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In Carroll County, private school enrollment jumps as public school numbers drop

Enrollment has spiked at Carroll Lutheran School in Westminster with the number of families who have kids in the school doubling, according to Principal Mandy Gilbart.

About 67 students and 45 families attended CLS during the 2019-2020 school year, but now the school is up to 118 students and 90 families. The middle school class has nearly doubled, kindergarten, third and fourth grades have the longest waiting lists and special education population is larger than normal.

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Other private schools in the county are experiencing similar increases during the pandemic while Carroll County Public School enrollment numbers have dropped.

Karl Streaker, the school system’s director of student services, said it was premature to comment on CCPS enrollment numbers because they will not have finalized data until Nov. 20.

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“We’re eager to get the same information,” he said.

CCPS officials have said that about 700 students, or 3% of the approximately 25,000 students enrolled last year, were not taking part in online classes in late September.

Streaker said last week that more than 90% of all students participated in virtual and/or in-person learning on Oct. 19, the first day elementary and middle school students were able to return to school buildings twice per week under a hybrid model. High school students are expected to make their hybrid return on Nov. 12.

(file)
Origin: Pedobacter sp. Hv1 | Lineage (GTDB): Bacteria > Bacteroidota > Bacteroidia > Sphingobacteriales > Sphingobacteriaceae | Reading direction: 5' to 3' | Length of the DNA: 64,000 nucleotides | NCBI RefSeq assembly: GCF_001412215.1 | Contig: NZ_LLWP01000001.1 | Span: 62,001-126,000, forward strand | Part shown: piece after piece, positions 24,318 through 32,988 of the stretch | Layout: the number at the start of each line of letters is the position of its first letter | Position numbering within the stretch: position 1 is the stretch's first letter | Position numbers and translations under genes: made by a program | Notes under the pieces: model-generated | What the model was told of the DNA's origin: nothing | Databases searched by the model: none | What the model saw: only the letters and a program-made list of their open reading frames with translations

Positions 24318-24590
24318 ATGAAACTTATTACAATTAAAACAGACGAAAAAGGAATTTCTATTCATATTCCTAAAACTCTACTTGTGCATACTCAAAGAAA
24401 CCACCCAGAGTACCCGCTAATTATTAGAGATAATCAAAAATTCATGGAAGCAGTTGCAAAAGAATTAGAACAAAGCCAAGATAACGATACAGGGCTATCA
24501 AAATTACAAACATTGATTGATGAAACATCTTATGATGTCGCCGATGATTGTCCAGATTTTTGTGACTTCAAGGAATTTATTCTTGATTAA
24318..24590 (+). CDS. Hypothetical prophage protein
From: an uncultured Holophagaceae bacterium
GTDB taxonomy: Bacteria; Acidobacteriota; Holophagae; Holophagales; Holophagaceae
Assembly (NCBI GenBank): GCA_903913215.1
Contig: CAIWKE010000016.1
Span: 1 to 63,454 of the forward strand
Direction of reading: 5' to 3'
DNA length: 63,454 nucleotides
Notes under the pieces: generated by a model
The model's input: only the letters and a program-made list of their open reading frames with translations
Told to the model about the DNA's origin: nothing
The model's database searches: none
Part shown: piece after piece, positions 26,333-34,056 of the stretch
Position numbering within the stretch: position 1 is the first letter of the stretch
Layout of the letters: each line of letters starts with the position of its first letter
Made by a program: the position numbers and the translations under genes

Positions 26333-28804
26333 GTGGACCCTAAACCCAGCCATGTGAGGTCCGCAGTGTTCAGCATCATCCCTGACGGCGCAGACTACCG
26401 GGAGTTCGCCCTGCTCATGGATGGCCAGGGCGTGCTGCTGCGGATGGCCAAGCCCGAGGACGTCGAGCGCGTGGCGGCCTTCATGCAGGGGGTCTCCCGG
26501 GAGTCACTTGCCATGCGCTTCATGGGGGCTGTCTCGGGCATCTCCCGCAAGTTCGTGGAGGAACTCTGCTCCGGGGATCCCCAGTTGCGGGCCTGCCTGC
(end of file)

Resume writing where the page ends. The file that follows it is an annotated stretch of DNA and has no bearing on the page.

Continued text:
Private school officials said parents are choosing their schools because of their ability to offer full-time in-person learning from the beginning of the school year. And a few have noted their students and staff, a significantly smaller population than in public schools, have had zero positive COVID-19 cases.

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Gilbart said a big group of parents who joined Carroll Lutheran School, for children in kindergarten through eighth grade, were struggling to both work and watch their children. She said some families were already thinking of switching to private schools for the class sizes, curriculum and connection with school staff.

“COVID was the final nail in the coffin,” Gilbart said.

During the summer, plans for a lot of parents were still uncertain, she said. But by August, Carroll Lutheran received panic calls from parents wanting to enroll their children. The last round of parents, were asking if students could attend for only part of year or until the public schools offered in-person classes again.

Gilbart said she’s aware that if the public schools open fully, enrollment could go back down, but wondered how many would stay. She said they had students who didn’t know about praying ask their parents to pray before meals and for Bibles of their own.

“You can really make a big influence on a child’s life in 170 days,” Gilbart said.

The CLS principal said they’ve had in-person learning five days a week and no reports of a positive COVID-19 test among students and staff. Classes started Sept. 8.